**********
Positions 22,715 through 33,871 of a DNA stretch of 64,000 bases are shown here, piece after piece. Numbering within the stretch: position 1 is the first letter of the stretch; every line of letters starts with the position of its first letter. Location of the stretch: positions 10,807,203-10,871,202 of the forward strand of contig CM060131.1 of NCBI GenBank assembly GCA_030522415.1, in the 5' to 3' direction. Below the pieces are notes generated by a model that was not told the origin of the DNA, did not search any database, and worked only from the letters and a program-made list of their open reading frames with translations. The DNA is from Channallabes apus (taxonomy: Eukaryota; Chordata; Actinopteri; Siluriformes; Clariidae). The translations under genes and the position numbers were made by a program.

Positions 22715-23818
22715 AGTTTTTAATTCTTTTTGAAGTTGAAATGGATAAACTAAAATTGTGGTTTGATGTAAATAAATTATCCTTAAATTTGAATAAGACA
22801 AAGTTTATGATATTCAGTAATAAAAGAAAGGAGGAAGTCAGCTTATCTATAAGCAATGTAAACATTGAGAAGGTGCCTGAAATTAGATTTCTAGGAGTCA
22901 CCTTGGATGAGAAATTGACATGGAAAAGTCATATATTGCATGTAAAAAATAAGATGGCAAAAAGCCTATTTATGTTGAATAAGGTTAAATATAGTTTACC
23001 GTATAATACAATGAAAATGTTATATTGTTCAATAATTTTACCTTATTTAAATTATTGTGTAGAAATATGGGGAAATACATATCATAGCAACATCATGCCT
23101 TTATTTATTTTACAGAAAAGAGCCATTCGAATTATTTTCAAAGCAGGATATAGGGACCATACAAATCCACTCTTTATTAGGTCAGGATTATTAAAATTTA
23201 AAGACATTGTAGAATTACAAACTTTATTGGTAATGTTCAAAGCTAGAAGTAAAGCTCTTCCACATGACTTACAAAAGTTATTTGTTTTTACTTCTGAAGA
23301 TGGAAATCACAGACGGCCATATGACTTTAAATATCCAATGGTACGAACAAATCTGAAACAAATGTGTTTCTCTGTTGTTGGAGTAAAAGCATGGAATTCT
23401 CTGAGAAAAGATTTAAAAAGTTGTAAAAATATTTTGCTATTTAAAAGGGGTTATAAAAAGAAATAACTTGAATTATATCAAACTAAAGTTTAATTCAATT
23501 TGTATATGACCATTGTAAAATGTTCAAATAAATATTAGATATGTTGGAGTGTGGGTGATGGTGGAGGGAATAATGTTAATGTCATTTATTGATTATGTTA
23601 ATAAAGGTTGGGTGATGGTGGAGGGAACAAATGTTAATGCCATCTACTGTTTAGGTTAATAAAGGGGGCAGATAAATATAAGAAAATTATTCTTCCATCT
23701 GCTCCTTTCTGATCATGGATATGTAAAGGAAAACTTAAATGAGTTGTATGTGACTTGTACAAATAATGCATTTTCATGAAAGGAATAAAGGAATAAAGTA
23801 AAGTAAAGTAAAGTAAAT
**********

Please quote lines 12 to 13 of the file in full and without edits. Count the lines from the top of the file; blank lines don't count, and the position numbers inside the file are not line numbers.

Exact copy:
23601 ATAAAGGTTGGGTGATGGTGGAGGGAACAAATGTTAATGCCATCTACTGTTTAGGTTAATAAAGGGGGCAGATAAATATAAGAAAATTATTCTTCCATCT
23701 GCTCCTTTCTGATCATGGATATGTAAAGGAAAACTTAAATGAGTTGTATGTGACTTGTACAAATAATGCATTTTCATGAAAGGAATAAAGGAATAAAGTA